(106) In order to simplify the reporting of information required under this Directive as well as to decrease the administrative burden for entities, Member States should provide technical means such as a single entry point, automated systems, online forms, user-friendly interfaces, templates, dedicated platforms for the use of entities, regardless of whether they fall within the scope of this Directive, for the submission of the relevant information to be reported.

Union funding supporting the implementation of this Directive, in particular within the Digital Europe programme, established by Regulation (EU) 2021/694 of the European Parliament and of the Council (21), could include support for single entry points. Furthermore, entities are often in a situation where a particular incident, because of its features, needs to be reported to various authorities as a result of notification obligations included in various legal instruments. Such cases create additional administrative burden and could also lead to uncertainties with regard to the format and procedures of such notifications.

Where a single entry point is established, Member States are encouraged also to use that single entry point for notifications of security incidents required under other Union law, such as Regulation (EU) 2016/679 and Directive 2002/58/EC. The use of such single entry point for reporting of security incidents under Regulation (EU) 2016/679 and Directive 2002/58/EC should not affect the application of the provisions of Regulation (EU) 2016/679 and Directive 2002/58/EC, in particular those relating to the independence of the authorities referred to therein. ENISA, in cooperation with the Cooperation Group, should develop common notification templates by means of guidelines to simplify and streamline the information to be reported under Union law and decrease the administrative burden on notifying entities.

(107) Where it is suspected that an incident is related to serious criminal activities under Union or national law, Member States should encourage essential and important entities, on the basis of applicable criminal proceedings rules in accordance with Union law, to report incidents of a suspected serious criminal nature to the relevant law enforcement authorities. Where appropriate, and without prejudice to the personal data protection rules applying to Europol, it is desirable that coordination between the competent authorities and the law enforcement authorities of different Member States be facilitated by the European Cybercrime Centre (EC3) and ENISA.

(108) Personal data are in many cases compromised as a result of incidents. In that context, the competent authorities should cooperate and exchange information about all relevant matters with the authorities referred to in Regulation (EU) 2016/679 and Directive 2002/58/EC.

(109) Maintaining accurate and complete databases of domain name registration data (WHOIS data) and providing lawful access to such data is essential to ensure the security, stability and resilience of the DNS, which in turn contributes to a high common level of cybersecurity across the Union. For that specific purpose, TLD name registries and entities providing domain name registration services should be required to process certain data necessary to achieve that purpose.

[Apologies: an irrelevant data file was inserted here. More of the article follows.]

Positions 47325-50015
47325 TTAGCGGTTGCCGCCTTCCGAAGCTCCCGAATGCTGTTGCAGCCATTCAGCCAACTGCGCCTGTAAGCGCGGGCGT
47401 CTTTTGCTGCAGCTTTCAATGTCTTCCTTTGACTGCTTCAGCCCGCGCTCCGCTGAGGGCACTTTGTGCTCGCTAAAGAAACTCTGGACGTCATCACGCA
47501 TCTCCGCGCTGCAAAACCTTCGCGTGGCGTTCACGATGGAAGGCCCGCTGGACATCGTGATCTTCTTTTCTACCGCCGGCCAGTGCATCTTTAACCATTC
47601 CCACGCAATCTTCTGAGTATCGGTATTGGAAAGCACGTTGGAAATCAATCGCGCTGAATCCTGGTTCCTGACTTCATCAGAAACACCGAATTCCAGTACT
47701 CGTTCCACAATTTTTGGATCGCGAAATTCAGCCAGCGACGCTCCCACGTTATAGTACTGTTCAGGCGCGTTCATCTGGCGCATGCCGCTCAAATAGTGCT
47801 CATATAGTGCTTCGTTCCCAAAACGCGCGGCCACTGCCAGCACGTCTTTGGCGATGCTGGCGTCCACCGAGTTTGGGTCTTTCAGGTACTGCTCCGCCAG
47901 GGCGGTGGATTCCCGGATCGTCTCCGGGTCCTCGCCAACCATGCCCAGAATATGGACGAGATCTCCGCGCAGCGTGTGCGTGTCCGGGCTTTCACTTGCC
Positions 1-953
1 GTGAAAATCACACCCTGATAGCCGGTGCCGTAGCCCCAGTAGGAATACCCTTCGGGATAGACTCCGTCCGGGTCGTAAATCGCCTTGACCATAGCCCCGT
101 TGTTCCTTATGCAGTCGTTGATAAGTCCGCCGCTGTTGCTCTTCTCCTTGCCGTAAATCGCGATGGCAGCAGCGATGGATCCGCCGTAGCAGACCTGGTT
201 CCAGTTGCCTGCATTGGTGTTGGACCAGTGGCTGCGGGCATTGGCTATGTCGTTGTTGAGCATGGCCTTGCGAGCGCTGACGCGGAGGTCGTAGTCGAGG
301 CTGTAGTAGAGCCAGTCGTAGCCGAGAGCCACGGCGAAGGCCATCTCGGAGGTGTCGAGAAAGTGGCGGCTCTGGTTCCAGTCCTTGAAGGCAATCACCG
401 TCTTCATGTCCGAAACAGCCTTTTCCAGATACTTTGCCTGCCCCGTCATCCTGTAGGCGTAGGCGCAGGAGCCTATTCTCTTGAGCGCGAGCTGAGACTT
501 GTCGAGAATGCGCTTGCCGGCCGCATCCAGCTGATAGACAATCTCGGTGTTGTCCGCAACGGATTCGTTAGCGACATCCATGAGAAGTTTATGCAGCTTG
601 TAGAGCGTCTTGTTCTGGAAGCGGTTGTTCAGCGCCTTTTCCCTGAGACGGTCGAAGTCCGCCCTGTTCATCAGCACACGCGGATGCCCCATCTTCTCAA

Such processing should constitute a legal obligation within the meaning of Article 6(1), point (c), of Regulation (EU) 2016/679. That obligation is without prejudice to the possibility to collect domain name registration data for other purposes, for example on the basis of contractual arrangements or legal requirements established in other Union or national law. That obligation aims to achieve a complete and accurate set of registration data and should not result in collecting the same data multiple times. The TLD name registries and the entities providing domain name registration services should cooperate with each other in order to avoid the duplication of that task.

(110) The availability and timely accessibility of domain name registration data to legitimate access seekers is essential for the prevention and combating of DNS abuse, and for the prevention and detection of and response to incidents. Legitimate access seekers are to be understood as any natural or legal person making a request pursuant to Union or national law.

They can include authorities that are competent under this Directive and those that are competent under Union or national law for the prevention, investigation, detection or prosecution of criminal offences, and CERTs or CSIRTs. TLD name registries and entities providing domain name registration services should be required to enable lawful access to specific domain name registration data, which are necessary for the purposes of the access request, to legitimate access seekers in accordance with Union and national law. The request of legitimate access seekers should be accompanied by a statement of reasons permitting the assessment of the necessity of access to the data.

Note: This is the final text of the NIS 2 Directive. The full name is "Directive (EU) 2022/2555 of the European Parliament and of the Council of 14 December 2022 on measures for a high common level of cybersecurity across the Union, amending Regulation (EU) No 910/2014 and Directive (EU) 2018/1972, and repealing Directive (EU) 2016/1148 (NIS 2 Directive)".

Articles, Directive (EU) 2022/2555 (NIS 2 Directive):